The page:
Section 3 examined the effects of an increasing demand from the Western market on the valuation of those objects and the production patterns in their markets of origin. Philip Jones (Adelaide) presented a paper on a survey of Aboriginal artefacts in the international market (1880s-1930s), addressing the circulation and marketing of objects from their point of origin to their eventual destinations in European museums. He discussed the role of collectors as tastemakers and the attributes of objects they found desirable. In showing those Aboriginal objects that adopted European traditions, he demonstrated that the two cultures had a mutual curiosity about one another. Jonathan Fine (Berlin) examined the strategies by which artists from the Bamum Kingdom (Cameroon Grasslands) sought to adapt to changing Western tastes in African art, especially those espoused by early 20th century European and North American collectors. These individuals even created shopping lists for their dealers based on their assumptions about what kinds of objects most resembled traditional African art, establishing peculiar ideas about “authenticity” for works from Africa. Fine labelled this the first paradox of the Bamum art market. The second paradox related to the concern collectors had about buying fake objects. Their intent of not collecting fakes turned exactly to the production of fakes, and in this regard also demonstrates a shift of power that took place. By the 1920s, those in Bamum could decide what objects to sell and Western collectors surprisingly became situated as underdogs in this relationship – depicting the notion that markets can work quite well. Fine’s research brings new elements to light, obtaining a better understanding of how ideas about authenticity took little account of changing tastes, changing patronage and the transformations of colonial politics in the colonialized countries themselves.
Saturday started with a series of papers on exceptional collectors and dealers who shaped the art market (18th-20th c.). Nélia Dias (Lisbon) began with a presentation on Christophe-Augustin Lamare-Picquot, a wealthy pharmacist, traveller and collector of mostly Indian antiquities, natural history specimens and artefacts from South Africa, Madagascar, and the Pacific Area. Lamare-Picquot’s ambition to collect was, amongst other factors, driven by the idea of establishing a scientific department for Indian art in French collections, as well as social recognition for his collecting practices. Although the French government did not acquire his collection, there have been scholarly debates about the status of the objects he acquired, and also the most appropriate setting for his collection.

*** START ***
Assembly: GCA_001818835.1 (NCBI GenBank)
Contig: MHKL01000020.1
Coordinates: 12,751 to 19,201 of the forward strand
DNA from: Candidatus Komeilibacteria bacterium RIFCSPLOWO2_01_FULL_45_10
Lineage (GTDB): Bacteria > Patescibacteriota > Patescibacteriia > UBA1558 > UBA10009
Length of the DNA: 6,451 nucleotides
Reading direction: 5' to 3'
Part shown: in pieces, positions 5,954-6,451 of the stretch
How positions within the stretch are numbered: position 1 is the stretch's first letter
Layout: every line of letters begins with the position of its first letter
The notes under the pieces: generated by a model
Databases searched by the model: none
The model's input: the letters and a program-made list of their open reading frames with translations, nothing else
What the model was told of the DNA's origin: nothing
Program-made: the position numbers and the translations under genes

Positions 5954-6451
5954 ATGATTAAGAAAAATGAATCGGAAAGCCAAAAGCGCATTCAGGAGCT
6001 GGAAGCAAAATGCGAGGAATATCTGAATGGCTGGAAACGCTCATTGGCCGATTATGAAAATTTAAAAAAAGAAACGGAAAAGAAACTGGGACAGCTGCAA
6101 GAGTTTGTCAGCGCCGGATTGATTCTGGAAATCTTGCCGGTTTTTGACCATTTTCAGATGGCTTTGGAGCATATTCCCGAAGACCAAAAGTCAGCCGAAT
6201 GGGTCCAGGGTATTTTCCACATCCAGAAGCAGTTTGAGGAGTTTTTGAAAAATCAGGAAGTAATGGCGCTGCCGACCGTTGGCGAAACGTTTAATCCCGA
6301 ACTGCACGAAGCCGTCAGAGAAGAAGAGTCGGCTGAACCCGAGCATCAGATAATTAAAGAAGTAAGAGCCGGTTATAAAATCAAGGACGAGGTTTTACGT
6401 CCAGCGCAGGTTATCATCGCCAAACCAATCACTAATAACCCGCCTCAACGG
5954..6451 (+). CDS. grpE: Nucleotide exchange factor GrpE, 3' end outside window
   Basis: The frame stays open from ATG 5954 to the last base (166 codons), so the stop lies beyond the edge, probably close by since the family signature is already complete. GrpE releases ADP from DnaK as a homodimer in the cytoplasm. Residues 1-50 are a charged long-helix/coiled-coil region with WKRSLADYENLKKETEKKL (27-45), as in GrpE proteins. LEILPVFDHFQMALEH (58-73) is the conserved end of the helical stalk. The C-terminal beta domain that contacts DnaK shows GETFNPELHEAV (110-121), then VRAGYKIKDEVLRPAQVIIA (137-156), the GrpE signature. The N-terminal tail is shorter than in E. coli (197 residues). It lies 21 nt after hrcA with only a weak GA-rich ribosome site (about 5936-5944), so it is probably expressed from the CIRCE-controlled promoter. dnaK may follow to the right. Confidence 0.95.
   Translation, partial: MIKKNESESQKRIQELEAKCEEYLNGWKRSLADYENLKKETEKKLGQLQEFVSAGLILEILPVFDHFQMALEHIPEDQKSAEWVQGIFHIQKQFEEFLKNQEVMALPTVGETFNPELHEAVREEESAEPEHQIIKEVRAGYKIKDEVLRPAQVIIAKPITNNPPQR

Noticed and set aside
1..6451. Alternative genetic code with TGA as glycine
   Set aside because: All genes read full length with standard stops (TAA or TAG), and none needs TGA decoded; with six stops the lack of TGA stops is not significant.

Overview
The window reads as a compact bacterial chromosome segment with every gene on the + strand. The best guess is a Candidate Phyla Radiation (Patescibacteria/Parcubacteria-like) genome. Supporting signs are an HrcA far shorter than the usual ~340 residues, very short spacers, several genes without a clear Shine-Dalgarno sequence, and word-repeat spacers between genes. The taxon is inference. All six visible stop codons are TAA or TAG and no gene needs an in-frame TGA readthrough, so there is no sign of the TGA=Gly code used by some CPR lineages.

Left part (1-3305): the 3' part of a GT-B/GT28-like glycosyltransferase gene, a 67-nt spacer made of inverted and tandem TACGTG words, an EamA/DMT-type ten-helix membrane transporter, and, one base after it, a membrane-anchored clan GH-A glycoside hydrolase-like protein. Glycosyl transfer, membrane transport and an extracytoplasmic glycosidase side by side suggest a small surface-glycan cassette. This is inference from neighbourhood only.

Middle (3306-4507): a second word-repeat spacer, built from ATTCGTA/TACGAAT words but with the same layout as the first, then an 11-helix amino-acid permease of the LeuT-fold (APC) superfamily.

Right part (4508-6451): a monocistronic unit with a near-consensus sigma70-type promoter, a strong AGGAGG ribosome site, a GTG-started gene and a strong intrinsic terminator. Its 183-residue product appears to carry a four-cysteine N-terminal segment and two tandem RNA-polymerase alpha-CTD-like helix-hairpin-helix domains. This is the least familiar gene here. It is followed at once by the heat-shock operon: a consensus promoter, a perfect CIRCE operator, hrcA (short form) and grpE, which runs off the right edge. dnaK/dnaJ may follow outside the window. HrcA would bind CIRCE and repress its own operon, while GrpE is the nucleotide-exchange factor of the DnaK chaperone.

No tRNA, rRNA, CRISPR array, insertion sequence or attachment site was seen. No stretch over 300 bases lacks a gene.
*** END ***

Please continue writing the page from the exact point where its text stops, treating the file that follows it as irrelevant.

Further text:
Ting Chang (Nottingham) followed with a paper examining the work of Émile Guimet, founder of the famous Musée Guimet in Paris, and his network for collecting Asian objects, consisting of international agents, dealers, scholars and government officials who helped him build up his collection of non-European artefacts.
The 5th section was devoted to the function of art markets during or following wartime. Christine Howald (Berlin) presented a paper on the Chinese Imperial Summer Palace Yuanming Yuan, which was plundered by French, British and Indian army regiments in 1860. In this much-examined field of research, she gave answers to new issues by comparing the French and the British marketplaces, offering analysis on legitimization, re-contextualization, and integration of the Imperial artefacts. The final presentation by Felicity Bodenstein (Paris) compared the English, German and French art markets for royal objects from the Edo Kingdom’s Treasure, today known as Benin City in Nigeria. Using five Benin sculptures, she described specific issues related to the dissemination of these objects, and additionally considered the fluctuation of the market value for these pieces.
The conference ended with a panel discussion  on the highly emotional topic of non-European cultural heritage in Berlin collections, soon to be shown in the newly constructed Humboldt Forum. It became clear that we are facing a huge challenge in trying to deal fairly with our colonial history coming to life in the reconstructed Berlin City Palace. The exchange on the subject appeared to be an indication of a desire for a constructive dialogue on the issue, where there is no single solution. The participation of Bonaventure Soh Bejeng Ndikung at least provided the opportunity for a countryman (Cameroon) to speak in a field that is still dominated by European researchers and scholars, and limited by a strong Eurocentric perspective.
The conference made a successful start in raising questions on problematic cultural heritage in Western collections, which is an issue more alive than ever. Furthermore, discussion provided an excellent overview on a manifold and far-reaching field of research affecting many different countries. The next steps would be to conduct deeper analysis of specific regions of origins and in that case to integrate more non-Western researchers and scholars, as the organisers of the symposium initially planned to do, which ultimately failed due to the low number of applications received. Further research should actually include the non-European dimension in the discussion, and taking it into consideration. Cross-cutting themes should be at the centre to establish a unified research framework and to engage in as open a mutual dialogue as possible. It is important, however, to learn from history, put those lessons in practice in order to get going again, and not to repeat past mistakes.
Maria Sobotka: [Conference Report of:] All the Beauty of the World.The Western Market for non-European Artefacts (Bauakademie am Schinkelplatz, Berlin, Oct 13–15, 2016). In: ArtHist.net, May 15, 2017 (accessed Mar 2, 2021), <https://arthist.net/reviews/15537>.